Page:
Ride The Rockies 2022 – Day 4

July 13, 2022 § Leave a comment

You might think that after 3 days of Ride The Rockies 2022 the body might have it’s own built in escape mechanism where it simply shuts down and like a little kid with its mind set, just simply refuses to do any more. Well, you would be wrong. We all awoke and the RV camp was astir with anticipation for the coming day. Our route would take us back North on 285 to Buena Vista (Remember Jeremy had his room there in yesterdays post. Smart cookie that Jeremy was) where we continued on 285 North, where we would cross Trout Pass, a minor pass that simply separates the head waters of the Arkansas from the headwaters of the South Platte rivers, to Fairplay Colorado where we would leave 285 on Route 9 and climb over the beast, Hoosier Pass to take us back into the Pacific drainage and Breckenridge. There is a lot of Colorado where I haven’t been, but one place I did want to see was this town. I am not a skier, but the town name just exudes ski when you hear it. Kind of like Aspen and Vail, but better. That was my impression at least.

I told “The Crew” I was with them today. I had no timetable, no place to be (other than Breckenridge), and if I could assist them in any, my wheel was theirs. “The Crew” included Po, Paul, and Rick and anyone else who wanted to try and hold our wheel. I had ridden with Rick already and seen him in action as noted here and here, and I knew from last year that Paul was a pretty strong rider, so I suspected that unless people wanted to ride in the pain cave, it would be us four and Ken and/or Andy when they showed up as well. That would be a decent train to ride, with plenty of time to sit in and follow wheel.

Ken showed up, so that was indeed one more, and we were set to roll out at 6:30. I texted Andy to see where he was, but didn’t get a response, and I didn’t have a text from him other than maybe an acknowledgement that we would be rolling out around 6:30. There weren’t any food trucks or food options at the Camping area in Salida, so we rolled out with whatever coffee drinks, and snacks we could jamb into our bellies. The first Aid Station was 18 miles into the ride, just between the “bump” and Buena Vista, so we would load up on whatever they had there before tackling the rest of the ride.

Getting out of Salida was a lot easier than getting in which left me with the question “What was the point of bringing us into Salida the way they did?” We rolled out of the camping area right onto the road that intersected 285 without all the drama we had the day prior. Before long we were rolling along 285 North which at this point in the ride had a nice wide shoulder that had more than enough room for us and the fast moving traffic. At times, and extra lane would appear as an access lane to branch roads on our right, which would give us an extra buffer, however when those branch roads were to our left, then the traffic moved a little closer to us as a left turn lane opened for Northbound traffic. Leaving early worked to our advantage, as Route 285 wasn’t at its normal volume yet.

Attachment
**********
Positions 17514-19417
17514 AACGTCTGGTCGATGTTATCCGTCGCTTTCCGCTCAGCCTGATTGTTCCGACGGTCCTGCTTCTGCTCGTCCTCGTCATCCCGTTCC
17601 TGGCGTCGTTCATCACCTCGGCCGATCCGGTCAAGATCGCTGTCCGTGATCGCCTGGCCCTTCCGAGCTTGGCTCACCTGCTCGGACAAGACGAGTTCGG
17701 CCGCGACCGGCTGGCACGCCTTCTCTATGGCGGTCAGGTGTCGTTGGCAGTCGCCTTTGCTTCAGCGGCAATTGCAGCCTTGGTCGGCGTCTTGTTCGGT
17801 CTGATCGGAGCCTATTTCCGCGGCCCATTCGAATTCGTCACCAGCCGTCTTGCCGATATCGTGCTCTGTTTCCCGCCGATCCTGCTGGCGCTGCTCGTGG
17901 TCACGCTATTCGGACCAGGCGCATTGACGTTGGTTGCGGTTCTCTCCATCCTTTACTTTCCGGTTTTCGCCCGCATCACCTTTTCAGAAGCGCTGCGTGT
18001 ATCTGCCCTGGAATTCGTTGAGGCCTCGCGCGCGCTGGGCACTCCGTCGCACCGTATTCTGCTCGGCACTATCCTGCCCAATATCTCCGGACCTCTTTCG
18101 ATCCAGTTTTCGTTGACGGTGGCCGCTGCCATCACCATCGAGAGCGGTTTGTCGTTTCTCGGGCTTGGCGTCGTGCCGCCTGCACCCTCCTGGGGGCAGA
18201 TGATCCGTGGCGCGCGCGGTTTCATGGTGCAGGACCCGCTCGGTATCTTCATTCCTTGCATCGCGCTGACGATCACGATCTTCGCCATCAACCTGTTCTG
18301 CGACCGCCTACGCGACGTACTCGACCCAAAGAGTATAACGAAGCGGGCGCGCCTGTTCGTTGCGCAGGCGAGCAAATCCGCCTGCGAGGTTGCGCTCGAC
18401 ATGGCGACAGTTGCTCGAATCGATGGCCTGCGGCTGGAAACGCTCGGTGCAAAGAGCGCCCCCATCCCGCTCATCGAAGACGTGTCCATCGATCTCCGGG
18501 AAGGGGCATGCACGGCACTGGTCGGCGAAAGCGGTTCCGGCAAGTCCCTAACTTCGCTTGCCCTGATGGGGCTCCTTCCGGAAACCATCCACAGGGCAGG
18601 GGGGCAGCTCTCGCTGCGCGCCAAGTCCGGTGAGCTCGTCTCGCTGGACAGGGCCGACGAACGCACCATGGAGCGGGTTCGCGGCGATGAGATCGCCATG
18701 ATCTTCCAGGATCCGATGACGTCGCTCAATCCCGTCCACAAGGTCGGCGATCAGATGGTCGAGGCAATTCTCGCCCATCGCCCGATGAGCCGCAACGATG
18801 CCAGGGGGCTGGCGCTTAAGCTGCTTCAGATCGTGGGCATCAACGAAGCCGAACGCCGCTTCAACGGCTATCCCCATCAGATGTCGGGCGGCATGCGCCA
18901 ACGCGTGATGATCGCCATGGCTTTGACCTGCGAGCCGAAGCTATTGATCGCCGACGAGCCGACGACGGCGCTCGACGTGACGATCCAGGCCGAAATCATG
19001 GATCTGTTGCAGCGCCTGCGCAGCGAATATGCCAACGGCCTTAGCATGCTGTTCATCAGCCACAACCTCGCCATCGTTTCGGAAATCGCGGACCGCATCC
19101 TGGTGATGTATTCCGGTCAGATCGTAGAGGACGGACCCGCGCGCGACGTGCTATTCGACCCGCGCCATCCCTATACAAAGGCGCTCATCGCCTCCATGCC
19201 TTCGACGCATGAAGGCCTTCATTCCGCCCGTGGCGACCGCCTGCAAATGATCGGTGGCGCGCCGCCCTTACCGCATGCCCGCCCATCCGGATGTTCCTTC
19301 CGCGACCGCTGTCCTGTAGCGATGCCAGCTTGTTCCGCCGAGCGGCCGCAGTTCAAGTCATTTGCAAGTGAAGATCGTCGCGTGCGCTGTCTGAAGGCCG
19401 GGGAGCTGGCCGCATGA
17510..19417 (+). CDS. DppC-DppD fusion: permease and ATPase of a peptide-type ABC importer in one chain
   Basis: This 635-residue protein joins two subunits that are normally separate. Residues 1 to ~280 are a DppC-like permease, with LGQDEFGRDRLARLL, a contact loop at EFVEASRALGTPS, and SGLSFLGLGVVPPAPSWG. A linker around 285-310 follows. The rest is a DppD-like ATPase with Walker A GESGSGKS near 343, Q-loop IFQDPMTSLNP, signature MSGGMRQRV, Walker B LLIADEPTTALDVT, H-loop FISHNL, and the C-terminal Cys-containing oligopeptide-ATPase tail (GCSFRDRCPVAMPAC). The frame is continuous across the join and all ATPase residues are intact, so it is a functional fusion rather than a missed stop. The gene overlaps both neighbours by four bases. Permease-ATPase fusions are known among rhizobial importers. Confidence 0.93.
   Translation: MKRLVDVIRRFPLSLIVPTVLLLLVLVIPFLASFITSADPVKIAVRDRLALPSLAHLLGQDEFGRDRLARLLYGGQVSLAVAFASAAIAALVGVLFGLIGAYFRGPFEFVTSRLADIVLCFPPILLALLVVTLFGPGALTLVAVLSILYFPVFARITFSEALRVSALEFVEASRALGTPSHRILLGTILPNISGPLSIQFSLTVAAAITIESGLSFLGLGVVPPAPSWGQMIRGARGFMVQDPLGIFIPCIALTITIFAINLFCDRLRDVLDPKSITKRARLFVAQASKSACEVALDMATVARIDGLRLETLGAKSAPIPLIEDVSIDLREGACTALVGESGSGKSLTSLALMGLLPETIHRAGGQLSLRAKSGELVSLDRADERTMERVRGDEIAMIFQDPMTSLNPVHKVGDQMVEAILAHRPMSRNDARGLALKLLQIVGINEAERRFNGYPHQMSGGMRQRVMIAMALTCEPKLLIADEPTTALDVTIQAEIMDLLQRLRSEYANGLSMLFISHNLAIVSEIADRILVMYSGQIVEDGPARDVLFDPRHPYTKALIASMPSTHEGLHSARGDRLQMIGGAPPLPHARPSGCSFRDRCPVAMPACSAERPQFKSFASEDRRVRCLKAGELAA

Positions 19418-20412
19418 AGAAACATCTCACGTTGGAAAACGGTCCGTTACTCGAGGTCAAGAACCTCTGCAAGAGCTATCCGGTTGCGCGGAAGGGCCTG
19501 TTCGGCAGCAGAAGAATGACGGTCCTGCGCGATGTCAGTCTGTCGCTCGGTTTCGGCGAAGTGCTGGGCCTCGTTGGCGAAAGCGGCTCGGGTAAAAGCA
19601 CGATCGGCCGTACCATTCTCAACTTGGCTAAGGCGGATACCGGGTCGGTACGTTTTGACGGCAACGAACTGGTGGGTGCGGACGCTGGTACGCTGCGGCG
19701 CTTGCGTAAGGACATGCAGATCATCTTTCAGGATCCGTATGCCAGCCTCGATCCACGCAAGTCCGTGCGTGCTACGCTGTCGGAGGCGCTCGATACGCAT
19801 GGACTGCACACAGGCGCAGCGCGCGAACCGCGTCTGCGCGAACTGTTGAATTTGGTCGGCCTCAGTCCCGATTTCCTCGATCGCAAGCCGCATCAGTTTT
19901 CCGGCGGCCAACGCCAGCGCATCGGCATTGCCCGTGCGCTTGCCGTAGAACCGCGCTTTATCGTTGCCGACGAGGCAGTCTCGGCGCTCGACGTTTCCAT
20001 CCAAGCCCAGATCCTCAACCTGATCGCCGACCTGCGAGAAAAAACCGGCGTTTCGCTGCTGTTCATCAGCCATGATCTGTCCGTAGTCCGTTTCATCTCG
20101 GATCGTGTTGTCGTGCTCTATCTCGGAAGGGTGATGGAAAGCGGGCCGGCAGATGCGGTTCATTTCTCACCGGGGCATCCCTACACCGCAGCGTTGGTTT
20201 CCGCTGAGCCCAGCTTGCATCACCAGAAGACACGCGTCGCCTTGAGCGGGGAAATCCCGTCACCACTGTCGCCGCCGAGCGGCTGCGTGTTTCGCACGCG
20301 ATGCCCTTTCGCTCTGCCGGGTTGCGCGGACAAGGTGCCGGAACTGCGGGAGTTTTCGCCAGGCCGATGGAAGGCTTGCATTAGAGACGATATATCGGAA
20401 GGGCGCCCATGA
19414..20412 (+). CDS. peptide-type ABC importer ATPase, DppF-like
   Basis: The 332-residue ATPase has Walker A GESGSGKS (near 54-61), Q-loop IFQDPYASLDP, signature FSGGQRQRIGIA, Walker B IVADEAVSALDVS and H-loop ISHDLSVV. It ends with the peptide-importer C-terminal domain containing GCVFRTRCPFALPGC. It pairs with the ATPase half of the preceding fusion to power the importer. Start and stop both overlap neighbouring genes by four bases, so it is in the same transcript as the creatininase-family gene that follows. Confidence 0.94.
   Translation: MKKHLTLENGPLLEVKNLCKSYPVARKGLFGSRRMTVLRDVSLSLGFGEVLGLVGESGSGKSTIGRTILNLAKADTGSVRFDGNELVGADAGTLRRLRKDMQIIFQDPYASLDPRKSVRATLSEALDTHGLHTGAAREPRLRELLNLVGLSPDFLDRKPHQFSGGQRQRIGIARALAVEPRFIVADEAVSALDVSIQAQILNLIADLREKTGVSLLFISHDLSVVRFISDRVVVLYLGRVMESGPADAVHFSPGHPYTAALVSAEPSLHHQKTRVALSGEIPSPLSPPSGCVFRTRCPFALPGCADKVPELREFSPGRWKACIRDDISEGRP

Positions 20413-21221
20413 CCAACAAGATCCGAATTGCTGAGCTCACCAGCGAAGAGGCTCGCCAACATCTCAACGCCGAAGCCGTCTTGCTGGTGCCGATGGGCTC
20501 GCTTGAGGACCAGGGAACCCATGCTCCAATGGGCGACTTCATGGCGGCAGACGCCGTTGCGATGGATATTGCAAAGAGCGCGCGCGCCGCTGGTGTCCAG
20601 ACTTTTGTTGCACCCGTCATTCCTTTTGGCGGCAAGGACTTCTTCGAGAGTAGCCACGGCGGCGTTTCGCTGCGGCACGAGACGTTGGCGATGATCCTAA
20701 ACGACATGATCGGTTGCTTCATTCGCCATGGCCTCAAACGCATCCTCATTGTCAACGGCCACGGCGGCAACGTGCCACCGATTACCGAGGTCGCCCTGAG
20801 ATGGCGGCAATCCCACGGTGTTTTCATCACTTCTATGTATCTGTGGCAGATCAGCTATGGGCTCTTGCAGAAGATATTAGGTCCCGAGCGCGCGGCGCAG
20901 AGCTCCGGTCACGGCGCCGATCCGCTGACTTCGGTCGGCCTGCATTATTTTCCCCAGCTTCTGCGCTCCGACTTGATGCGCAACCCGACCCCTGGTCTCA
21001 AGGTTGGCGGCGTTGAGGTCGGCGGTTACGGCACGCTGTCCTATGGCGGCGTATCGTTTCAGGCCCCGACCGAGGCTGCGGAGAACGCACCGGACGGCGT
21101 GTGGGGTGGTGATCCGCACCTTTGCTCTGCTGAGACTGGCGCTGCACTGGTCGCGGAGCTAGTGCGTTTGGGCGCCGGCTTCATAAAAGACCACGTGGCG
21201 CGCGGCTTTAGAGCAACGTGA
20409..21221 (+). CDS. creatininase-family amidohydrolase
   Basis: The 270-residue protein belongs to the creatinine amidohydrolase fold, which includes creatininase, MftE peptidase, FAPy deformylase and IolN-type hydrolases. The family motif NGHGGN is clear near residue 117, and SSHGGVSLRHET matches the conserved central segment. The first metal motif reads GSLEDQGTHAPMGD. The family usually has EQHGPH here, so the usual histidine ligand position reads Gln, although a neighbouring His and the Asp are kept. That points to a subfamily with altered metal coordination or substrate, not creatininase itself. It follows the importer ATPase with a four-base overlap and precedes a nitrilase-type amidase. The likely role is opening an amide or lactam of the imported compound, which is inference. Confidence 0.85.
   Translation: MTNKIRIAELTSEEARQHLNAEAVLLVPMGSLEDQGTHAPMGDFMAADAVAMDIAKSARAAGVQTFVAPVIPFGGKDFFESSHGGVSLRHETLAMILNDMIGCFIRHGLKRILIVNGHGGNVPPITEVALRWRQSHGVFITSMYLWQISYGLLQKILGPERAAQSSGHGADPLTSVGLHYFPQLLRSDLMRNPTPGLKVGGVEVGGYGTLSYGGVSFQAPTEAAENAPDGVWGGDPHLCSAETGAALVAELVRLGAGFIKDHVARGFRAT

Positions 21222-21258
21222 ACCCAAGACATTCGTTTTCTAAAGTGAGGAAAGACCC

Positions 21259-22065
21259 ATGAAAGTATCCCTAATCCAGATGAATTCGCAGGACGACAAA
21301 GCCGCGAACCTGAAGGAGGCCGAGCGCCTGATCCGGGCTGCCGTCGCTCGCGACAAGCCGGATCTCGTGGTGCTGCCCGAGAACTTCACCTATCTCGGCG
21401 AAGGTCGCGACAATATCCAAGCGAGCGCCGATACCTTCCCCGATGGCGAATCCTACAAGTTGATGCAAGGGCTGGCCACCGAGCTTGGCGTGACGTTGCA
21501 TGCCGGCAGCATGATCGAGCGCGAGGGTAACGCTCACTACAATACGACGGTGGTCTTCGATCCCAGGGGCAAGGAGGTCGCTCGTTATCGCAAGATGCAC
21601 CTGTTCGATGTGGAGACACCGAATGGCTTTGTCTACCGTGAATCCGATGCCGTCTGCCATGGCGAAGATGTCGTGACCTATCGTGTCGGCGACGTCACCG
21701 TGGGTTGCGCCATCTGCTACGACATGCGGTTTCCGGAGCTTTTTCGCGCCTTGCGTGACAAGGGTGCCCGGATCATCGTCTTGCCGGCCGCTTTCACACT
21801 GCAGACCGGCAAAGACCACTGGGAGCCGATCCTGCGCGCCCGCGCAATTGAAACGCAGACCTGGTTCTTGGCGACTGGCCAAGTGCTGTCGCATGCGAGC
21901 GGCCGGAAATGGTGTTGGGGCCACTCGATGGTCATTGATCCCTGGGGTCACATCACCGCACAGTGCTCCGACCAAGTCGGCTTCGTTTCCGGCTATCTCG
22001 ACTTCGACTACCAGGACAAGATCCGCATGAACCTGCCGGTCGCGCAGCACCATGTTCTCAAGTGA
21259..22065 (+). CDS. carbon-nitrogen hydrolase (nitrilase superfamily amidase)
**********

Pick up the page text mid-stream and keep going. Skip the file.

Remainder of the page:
We rotated often and successfully together. Whoever was on front set a tempo they were comfortable with, and that allowed us to roll into the first Aid Station after about an hour. As was par for the course Ken pointed out to me that when I was on the front and we were climbing the “bump”, he had to push more watts to keep up than if he were on the front and reminded me that “There is still a long way to go.” I took his advice, and promised to play nicer when we continued.

We all got what we needed regarding food and water, though that didn’t include anything like a real breakfast, but we were sated enough to get to the next Aid Station. We did not find Andy at this station, and we all set out again where we went right with 285 and began the ascent to Trout Creek Pass. It was a pretty easy grade all the way to the top where at mile 31, and an elevation 1900′ higher than Salida, we reached the second Aid Station. It was on this climb that two things happened though. The first was I started playing some opera, the second was a little more serious. I was feeling tired. Besides the fatigue, I started to have a bad taste in the back of my throat. Remember, I was in an RV with two confirmed positives, and now I was starting to wonder what was going on. I rode the previous day pretty hard at the end, so I think I can understand the fatigue, but I was worried about the taste. I ate a banana, and it tasted like a banana, and the blueberry fig bar tasted like what it was, so I used that logic to temper my fears that I was going to be positive. There wasn’t anything I could do about it there, so back on the bike.

This is where the insanity of Route 285 hit us hard. Up till this point we had a nice wide shoulder that allowed plenty of room for us to rotate without needed the northbound lane, however when we went over the crest after the Aid Station, the nature of that should changed dramatically. Besides shrinking down to about 24″, rumble “Wake the fuck up!” strips were milled into the shoulder to alert anyone who was about to veer off the road. There is NO speed on a bike where “Wake the fuck up!” rumble strips feel okay on a bike. While we could manage our pace line in that small shoulder, you have to remember that we aren’t the only ones on the road. Riders moving faster than us passed in the lane of traffic, as we had to do when we were passing riders slower than us. The speed limit on 285 at this point is 65 mph, and very few drivers (trucks included) slowed their progress when they were overtaking riders. Worse still were the sections without an extra passing lane where passing was allowed. I wasn’t paying attention to that, and I don’t think anyone else was either, and then a passing car went past us in excess of 80 mph in the other direction that scared the “brown stuff” almost right out of me. That was absolutely crazy, but there was nowhere else to ride. The “wake the fuck up!” rumble strips did not end when the descent was over but continued with us. Remember also that those same rumble strips exist in the middle of the road too, and some drivers are nervous about crossing those. Fortunately some trucks did their best to give room, but they were still passing us very quickly. This is where the Route designers, and organization failed us. I get that there wasn’t an alternative route, so maybe until there is an alternative route, they shouldn’t use that road, but if they do, then they need to control it. North and Southbound traffic should have been limited to 30 mph speed limit with NO passing unless an additional lane existed, AND there should have been a heavy state trooper presence “slowing” the traffic while there were any RTR riders on that segment of road. Basically what was demonstrated to us, the riders, was that people basically didn’t give two shits about our safety. That goes for all those drivers, and some of that responsibility is on the organization as well.